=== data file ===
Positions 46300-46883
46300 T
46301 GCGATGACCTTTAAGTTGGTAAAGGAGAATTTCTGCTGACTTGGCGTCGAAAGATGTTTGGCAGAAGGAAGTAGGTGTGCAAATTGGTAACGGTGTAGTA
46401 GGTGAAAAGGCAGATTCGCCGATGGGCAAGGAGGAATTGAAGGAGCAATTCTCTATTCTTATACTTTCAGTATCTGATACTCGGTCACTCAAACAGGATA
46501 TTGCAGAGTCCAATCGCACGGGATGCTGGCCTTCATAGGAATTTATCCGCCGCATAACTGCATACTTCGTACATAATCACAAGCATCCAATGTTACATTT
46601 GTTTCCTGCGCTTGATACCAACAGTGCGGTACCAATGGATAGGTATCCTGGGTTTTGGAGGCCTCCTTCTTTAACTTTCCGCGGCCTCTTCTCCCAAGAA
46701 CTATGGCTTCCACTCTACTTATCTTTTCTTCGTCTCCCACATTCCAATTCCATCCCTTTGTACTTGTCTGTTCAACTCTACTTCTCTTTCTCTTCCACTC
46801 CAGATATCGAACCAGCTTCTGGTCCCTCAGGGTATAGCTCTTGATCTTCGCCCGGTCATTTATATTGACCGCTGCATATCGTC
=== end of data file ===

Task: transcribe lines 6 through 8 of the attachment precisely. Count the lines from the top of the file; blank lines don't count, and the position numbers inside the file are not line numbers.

46601 GTTTCCTGCGCTTGATACCAACAGTGCGGTACCAATGGATAGGTATCCTGGGTTTTGGAGGCCTCCTTCTTTAACTTTCCGCGGCCTCTTCTCCCAAGAA
46701 CTATGGCTTCCACTCTACTTATCTTTTCTTCGTCTCCCACATTCCAATTCCATCCCTTTGTACTTGTCTGTTCAACTCTACTTCTCTTTCTCTTCCACTC
46801 CAGATATCGAACCAGCTTCTGGTCCCTCAGGGTATAGCTCTTGATCTTCGCCCGGTCATTTATATTGACCGCTGCATATCGTC